justification was infected with error. See, e.g., Leave App.
at 20. Rather, he contends only that in one instance, the court
labeled the defense as "self-defense" without referring to the
defense of a third person. Id.; see Tr. 871 ("So the first
duty of the jury under the defense of self-defense when it is
raised is to determine who was the initial aggressor, the victim or the
defendant."). Leake does not dispute that in other portions of
the charge, the court made clear that justification encompasses
both defense of self and defense of a third person. (See Tr.
869-72, 874, 876-77).
A review of the charge indicates that the trial court offered
the term "self-defense" merely as a shorthand name for the
justification defense. (See Tr. 867-68 ("you must then turn to
consider the defense known in our law in New York as
justification or which is commonly referred to as
self-defense")). The court repeatedly referred to defense of
another person as being part of the justification defense. (Tr.
869-72, 874, 876-77). The Appellate Division addressed this issue
on Leake's direct appeal, citing to New York case law and holding
that "the court's charge, as a whole, properly conveyed to the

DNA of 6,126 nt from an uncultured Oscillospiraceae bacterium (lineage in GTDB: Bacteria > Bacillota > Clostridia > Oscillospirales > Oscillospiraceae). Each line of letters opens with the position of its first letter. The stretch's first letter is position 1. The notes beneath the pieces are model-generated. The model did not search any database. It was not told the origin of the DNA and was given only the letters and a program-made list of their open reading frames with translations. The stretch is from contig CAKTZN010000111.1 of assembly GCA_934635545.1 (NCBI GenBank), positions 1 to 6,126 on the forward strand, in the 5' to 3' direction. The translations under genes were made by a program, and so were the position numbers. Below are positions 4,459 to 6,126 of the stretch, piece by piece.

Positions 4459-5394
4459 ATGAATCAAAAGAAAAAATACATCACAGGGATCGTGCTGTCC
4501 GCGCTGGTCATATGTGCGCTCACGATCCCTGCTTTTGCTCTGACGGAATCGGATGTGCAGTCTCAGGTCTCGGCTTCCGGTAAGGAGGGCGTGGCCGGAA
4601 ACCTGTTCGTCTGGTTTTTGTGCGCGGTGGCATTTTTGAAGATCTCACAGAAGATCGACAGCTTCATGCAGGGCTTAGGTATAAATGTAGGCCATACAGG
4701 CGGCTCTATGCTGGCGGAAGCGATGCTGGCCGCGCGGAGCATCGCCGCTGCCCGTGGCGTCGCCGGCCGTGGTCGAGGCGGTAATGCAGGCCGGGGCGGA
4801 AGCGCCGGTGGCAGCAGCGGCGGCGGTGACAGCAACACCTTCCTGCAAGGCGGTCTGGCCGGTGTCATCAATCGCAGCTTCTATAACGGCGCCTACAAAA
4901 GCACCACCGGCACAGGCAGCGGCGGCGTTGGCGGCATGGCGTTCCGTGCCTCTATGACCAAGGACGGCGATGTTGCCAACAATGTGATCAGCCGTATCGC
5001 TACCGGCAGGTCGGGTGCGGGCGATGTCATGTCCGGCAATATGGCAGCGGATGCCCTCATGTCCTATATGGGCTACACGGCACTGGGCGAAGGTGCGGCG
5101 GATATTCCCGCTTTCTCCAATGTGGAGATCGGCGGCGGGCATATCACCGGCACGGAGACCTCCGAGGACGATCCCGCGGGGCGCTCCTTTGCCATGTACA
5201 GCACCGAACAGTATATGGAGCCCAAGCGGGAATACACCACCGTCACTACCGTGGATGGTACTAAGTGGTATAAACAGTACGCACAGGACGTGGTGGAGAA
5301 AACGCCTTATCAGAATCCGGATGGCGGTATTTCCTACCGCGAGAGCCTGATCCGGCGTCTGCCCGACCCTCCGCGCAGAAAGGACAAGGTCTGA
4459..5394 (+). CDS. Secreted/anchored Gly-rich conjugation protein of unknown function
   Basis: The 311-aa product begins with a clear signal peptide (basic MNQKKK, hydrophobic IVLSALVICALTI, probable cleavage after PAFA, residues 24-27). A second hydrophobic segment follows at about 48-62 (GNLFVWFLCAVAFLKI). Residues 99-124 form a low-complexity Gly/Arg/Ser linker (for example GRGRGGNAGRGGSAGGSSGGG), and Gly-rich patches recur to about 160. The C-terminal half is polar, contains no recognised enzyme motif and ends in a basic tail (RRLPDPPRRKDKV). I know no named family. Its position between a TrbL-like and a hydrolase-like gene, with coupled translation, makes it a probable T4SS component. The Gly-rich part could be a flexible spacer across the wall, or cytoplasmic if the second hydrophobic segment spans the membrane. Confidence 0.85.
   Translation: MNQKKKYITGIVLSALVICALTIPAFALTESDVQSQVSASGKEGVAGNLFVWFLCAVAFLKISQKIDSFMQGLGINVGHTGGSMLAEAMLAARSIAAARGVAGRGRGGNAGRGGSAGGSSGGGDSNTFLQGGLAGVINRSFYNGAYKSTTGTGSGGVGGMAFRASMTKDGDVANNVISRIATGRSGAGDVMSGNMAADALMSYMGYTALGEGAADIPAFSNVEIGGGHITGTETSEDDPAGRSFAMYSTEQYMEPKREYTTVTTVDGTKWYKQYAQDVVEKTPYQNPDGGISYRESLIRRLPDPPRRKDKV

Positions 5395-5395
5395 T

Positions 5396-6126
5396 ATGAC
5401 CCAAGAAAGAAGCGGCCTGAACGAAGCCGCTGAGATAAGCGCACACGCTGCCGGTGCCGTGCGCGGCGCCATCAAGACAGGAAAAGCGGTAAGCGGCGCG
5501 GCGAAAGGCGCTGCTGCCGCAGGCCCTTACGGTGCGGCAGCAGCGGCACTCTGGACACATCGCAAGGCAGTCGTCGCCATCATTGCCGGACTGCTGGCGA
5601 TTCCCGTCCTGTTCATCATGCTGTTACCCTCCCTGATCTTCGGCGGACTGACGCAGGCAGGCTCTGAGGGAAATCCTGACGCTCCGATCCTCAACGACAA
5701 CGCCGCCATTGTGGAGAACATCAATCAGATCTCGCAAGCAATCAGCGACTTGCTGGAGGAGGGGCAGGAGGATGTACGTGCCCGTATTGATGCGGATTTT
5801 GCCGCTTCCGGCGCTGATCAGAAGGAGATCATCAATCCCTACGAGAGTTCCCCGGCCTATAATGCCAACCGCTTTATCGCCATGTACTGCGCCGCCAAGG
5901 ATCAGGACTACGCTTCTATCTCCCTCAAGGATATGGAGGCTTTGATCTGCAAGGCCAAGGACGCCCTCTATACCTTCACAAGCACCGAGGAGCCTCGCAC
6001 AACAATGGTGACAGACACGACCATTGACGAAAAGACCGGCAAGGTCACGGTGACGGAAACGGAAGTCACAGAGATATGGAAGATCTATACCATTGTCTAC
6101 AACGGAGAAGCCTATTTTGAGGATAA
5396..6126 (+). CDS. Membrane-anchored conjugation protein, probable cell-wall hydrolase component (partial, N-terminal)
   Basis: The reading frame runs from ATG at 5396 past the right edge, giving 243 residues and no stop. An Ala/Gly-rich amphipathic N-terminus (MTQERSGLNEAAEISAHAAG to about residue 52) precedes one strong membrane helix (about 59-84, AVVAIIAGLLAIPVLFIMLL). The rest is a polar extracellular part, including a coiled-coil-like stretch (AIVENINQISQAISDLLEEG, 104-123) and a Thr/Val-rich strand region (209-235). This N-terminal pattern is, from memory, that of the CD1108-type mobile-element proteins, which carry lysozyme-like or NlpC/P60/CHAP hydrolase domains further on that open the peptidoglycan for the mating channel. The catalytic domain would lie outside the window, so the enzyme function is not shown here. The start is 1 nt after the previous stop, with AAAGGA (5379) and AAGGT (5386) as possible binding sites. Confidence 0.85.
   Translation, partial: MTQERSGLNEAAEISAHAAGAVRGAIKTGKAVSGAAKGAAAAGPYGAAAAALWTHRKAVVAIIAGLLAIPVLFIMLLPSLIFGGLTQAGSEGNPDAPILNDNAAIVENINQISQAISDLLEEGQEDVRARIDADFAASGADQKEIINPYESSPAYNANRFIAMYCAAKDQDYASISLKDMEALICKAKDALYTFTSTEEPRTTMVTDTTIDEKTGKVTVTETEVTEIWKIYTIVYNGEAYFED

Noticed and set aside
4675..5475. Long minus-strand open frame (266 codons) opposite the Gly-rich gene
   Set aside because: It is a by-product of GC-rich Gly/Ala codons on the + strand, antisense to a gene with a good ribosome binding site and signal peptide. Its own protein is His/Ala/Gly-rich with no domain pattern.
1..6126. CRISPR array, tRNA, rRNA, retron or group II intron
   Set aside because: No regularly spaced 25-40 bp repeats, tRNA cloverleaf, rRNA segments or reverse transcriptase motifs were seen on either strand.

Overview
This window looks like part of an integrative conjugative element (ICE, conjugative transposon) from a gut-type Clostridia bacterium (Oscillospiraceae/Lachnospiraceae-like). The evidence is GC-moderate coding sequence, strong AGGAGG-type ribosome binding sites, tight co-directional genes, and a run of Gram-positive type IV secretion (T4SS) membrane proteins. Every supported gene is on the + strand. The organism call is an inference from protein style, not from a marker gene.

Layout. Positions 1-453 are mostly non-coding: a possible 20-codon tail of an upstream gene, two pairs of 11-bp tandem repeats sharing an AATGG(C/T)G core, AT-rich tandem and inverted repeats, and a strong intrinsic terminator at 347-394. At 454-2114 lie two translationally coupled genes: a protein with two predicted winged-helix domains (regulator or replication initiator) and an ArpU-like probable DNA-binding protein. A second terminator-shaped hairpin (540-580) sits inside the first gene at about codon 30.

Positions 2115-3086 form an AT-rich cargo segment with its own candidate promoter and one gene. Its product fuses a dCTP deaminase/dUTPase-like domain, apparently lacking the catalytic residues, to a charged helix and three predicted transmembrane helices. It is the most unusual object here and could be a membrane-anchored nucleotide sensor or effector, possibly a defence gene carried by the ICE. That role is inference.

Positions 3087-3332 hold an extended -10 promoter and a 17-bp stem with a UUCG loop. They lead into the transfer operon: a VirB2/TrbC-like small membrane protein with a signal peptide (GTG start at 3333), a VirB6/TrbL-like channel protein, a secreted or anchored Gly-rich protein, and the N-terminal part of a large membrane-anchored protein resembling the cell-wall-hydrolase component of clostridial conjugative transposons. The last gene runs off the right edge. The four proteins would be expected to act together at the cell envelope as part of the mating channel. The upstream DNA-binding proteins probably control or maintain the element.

jury the correct standard to be applied concerning the
defendant's justification defense." Leake, 234 A.D.2d at 392
Given the trial court's clear instructions, Leake has not
demonstrated that any error in the trial court's instruction on
justification "infected the entire trial" resulting in a
conviction that "violates due process," Cupp, 414 U.S. at 147.
Thus, habeas relief is unavailable for this claim.
G. Failure to Collect, Preserve, and Test Blood Samples
Leake makes several claims relating to his complaint that there
was a failure to collect and test blood samples found at the
scene of the crime and on his clothes. See Traverse at 18-19,
30-32. Determining whether these claims have been exhausted or
procedurally defaulted is complicated by the fact that Leake
raised the issue of the failure to test the blood samples in the
context of several different claims in the state courts: (1) as a
Brady claim, see Supp. Brief at 7-8; Second 440 Motion at
4-8; (2) as a claim that the prosecutor knowingly presented
materially false evidence, see First 440 Motion at 14-15; Leave
App. at 6-7, 20-21; Second 440 Motion at 9-13; and (3) as an ineffective assistance of counsel claim,
see First 440 Motion at 2-8; Leave App. at 6-7. In his
Traverse, Leake presents these same three issues. See Traverse
at 18 ("The People's failure to collect and preserve potentially
exculpatory evidence (blood samples), violated Petitioner's due
process rights."); id. at 30 ("Material evidence adduced at
trial [regarding blood evidence] . . . was false and . . . known